If you’ve seen some construction at PDX recently, you probably have a few questions. That’s what we’re here for.
If you’re traveling with us soon: PDX remains open and operational. Visit FlyPDX.com/Travelsafe to learn how the Port of Portland is working to keep our community safe and what you can expect the next time you come to Portland International Airport.
Where to find the latest construction updates: For the latest travel updates, head over to FlyPDX.com, and follow along on Twitter at @FlyPDX for timely news and at-the-moment alerts. Keep coming back here to PDXNext.com for sneak peeks and behind-the-scenes stories.
The coronavirus pandemic has put many workplaces on hold, but PDX is critical infrastructure for our region. We’re safely keeping construction moving — adapting our plans to preserve jobs while ensuring the health of our workers. We started the PDX Next program to upgrade outdated facilities, make PDX more seismically resilient and prepare for growth in our region. Those needs have not changed. We’re making progress on these essential projects so the airport continues to serve our communities now and in the future, through economic recovery and beyond.
Our PDX family has come together to keep essential services up and running and critical projects in motion — we’re following official guidelines while taking extra precautions to keep everyone safe and healthy. Port of Portland leadership is working with our construction partners to ensure the highest safety standards on all of our job sites. This includes strict social distancing and deep cleaning as well as contact tracing and supporting ill team members to stay home and self-isolate. Keeping construction moving safely means we can help keep 1,250 people working and continue to support dozens of local businesses.
The new Concourse E extension at PDX is complete. This bright new home for Southwest Airlines opened in July 2020 at PDX thanks to our many partners, who worked through challenging times to cross the finish line. A big round of applause to Skanska, more than 75 local construction subcontractors, Hennebery Eddy Architects, Fentress Architects, Tillamook, Jamba, Calliope, Your Northwest Travel Mart and artist Jacob Hashimoto.
PDX welcomes around 20 million passengers annually and we expect to grow to 35 million passengers by 2045. PDX needs more space so that everyone we welcome to the airport has a comfortable spot to hang out. And we need flexibility so that we can adjust to future technology that has the potential to change the way we travel. See for yourself how the action will unfold.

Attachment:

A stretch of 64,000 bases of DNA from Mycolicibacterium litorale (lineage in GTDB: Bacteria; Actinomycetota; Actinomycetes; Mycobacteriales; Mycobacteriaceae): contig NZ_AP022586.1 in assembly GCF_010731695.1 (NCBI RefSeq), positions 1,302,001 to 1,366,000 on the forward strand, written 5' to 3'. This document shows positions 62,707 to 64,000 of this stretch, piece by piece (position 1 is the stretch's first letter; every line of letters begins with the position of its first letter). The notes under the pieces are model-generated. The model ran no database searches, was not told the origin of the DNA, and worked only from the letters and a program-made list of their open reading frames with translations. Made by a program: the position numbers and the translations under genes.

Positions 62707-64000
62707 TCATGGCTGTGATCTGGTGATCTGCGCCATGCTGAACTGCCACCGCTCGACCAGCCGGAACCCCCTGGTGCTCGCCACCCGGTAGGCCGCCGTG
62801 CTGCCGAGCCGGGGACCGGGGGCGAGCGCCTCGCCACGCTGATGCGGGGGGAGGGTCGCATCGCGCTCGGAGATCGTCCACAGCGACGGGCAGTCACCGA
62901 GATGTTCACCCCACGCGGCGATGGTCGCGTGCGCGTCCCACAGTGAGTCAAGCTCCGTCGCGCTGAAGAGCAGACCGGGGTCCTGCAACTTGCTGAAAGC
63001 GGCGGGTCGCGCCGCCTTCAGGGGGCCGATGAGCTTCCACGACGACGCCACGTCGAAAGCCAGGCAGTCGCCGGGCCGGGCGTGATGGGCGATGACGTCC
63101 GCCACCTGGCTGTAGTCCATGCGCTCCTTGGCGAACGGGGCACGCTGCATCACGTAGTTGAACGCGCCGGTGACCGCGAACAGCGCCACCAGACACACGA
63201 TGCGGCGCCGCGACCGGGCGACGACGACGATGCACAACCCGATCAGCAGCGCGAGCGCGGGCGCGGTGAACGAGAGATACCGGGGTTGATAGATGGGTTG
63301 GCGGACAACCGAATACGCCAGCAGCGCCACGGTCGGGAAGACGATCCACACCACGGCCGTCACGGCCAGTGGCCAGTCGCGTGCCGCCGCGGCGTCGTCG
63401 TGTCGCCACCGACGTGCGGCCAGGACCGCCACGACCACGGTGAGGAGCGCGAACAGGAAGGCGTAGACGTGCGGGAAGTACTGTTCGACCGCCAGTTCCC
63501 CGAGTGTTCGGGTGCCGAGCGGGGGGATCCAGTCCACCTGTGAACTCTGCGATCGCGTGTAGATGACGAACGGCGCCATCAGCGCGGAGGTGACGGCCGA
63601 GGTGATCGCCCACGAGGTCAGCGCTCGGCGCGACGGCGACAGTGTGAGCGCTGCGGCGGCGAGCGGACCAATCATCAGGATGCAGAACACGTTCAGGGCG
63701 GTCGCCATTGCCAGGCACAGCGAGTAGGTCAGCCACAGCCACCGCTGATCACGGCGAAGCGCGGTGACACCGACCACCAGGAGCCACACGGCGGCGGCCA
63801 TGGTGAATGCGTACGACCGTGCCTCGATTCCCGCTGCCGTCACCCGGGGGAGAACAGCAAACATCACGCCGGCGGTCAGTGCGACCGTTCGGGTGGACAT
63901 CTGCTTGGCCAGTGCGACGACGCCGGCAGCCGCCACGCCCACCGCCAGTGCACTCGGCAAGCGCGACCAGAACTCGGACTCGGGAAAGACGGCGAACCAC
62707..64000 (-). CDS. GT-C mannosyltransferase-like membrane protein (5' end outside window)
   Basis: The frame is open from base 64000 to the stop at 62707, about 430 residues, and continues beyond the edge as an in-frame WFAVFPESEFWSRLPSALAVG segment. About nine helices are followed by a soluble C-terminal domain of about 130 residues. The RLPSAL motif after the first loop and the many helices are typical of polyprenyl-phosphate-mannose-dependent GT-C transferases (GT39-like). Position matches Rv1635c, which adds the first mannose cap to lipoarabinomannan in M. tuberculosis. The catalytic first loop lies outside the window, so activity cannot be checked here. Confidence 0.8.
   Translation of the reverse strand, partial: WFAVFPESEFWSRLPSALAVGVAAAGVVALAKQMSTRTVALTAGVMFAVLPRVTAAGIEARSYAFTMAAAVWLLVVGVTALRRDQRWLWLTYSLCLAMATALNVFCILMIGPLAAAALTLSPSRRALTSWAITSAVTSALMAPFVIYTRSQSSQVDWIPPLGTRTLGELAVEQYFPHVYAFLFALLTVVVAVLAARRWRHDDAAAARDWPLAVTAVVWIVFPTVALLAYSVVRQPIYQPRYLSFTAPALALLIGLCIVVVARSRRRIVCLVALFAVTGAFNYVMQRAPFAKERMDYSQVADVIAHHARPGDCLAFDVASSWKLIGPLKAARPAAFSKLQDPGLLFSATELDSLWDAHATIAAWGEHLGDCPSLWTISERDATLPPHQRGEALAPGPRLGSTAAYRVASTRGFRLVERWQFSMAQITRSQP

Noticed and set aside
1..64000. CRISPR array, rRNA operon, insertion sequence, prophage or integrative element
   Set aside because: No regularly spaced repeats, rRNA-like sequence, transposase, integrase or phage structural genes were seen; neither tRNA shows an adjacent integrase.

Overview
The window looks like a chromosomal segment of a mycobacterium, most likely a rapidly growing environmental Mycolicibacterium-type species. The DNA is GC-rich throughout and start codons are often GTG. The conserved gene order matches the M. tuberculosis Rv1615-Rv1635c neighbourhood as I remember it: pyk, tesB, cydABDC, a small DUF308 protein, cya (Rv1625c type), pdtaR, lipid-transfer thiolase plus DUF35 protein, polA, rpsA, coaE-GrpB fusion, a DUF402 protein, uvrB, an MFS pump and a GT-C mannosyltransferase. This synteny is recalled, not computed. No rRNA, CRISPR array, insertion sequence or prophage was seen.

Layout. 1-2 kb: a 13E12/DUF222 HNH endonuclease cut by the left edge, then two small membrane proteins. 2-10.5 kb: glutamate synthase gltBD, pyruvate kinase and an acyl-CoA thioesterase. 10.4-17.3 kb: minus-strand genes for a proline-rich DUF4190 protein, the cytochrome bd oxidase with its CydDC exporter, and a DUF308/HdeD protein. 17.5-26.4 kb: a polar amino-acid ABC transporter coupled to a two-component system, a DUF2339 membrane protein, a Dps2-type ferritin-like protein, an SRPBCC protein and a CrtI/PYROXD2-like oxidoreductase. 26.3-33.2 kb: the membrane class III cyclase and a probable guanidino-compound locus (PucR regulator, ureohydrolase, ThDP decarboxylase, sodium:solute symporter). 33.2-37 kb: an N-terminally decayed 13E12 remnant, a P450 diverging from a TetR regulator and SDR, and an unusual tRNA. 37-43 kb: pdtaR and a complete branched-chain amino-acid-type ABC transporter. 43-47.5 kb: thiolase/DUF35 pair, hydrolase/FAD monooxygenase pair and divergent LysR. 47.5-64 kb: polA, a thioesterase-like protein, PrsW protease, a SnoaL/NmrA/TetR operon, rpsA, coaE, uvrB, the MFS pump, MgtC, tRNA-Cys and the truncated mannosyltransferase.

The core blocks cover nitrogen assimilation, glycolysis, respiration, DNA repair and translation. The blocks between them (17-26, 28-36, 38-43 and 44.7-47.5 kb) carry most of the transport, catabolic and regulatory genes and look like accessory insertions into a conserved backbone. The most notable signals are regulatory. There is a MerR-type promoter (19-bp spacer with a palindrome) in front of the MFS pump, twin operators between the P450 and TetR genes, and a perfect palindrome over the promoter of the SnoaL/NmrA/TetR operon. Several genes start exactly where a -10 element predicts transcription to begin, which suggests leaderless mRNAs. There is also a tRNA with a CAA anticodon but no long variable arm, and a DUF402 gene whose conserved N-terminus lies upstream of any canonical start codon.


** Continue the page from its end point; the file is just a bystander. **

On November 14, we said goodbye to the oldest and stuffiest concourse at PDX... forever. Concourse A will be demolished to make room for a more spacious Concourse B. (In the meantime, Alaska Airlines flights will depart from Concourse C, where you’ll find more restaurants and more places to relax before takeoff.) That means that the alphabet at PDX will now officially begin with “B,” not “A” — we’re doing our part to keep Portland a little weird.
We’re making the Portland International Airport more, well, PDX. Expect new views of Mt. Hood, creative work from acclaimed artists, some of your favorite Portland restaurants (um, hello, Screen Door) and #PNW touches like warm wood panels and indoor plants. And in addition to making the airport more comfortable and convenient, we’re also making it more sustainable and inclusive by design. PDX Next is the airport you love, getting lovelier.
PDX Next is funded with a $2 billion investment. You may wonder who’s picking up that check. The answer is simple: It’s not local taxpayers, as some folks may assume. The vast majority of these upgrades are paid for by airport tenants, including the airlines, Federal Aviation Administration and Transportation Security Administration.
You bet! That’s one way we’re keeping the heart and soul of PDX intact. As we open more spaces for restaurants and shops, we’re creating new opportunities for local businesses. And in the next two years, we’re placing an even greater emphasis on elevating small and disadvantaged entrepreneurs; by the time these new shops and restaurants open, 26% of the airport’s concessions will be women- and minority-owned.
We’re making a bunch of improvements to help you get in and out of the airport seamlessly. A few of these changes are now in effect. The next time you hail a car, it’ll be easier to find your driver thanks to a pioneering program based on Uber’s PIN technology and Lyft's code-based pickup service. The icing on the cake comes in 2023 when we’ll open a dedicated rideshare pick-up area, which will ease roadway congestion for everyone.
Oh yes, the famous carpet at PDX. It’s risen to celebrity status over the years, thanks to the bajillion shoe selfies travelers share on Instagram. You probably know that the airport replaced the iconic, worn-out 1980s-era carpet with a fresh-but-similar design in 2015. We’re happy to confirm that you can keep snapping pics of your handsome sneakers. As is currently the case throughout the airport, our new and renovated spaces will feature varied flooring materials inspired by the Pacific Northwest, homey carpet included.
The extensive art and music program at PDX is a microcosm of our region’s creative scene, and PDX Next means even more of it. You can look forward to new work from artists such as Jacob Hashimoto, who opened a permanent exhibit in Concourse E in June 2020. Stay tuned here at PDXnext.com for more arts announcements and behind-the-scenes stories.
Well, this isn’t a question … but don’t worry, we’ve got some tasty news for you. In the next couple of years, nine new concessions will open at PDX. The mix of new restaurants includes local favorites like Bambuza Vietnam Kitchen and Tillamook coming to Concourse E, and Good Coffee and Screen Door in Concourse B. Check out this behind-the-scenes story about our new culinary hot spots.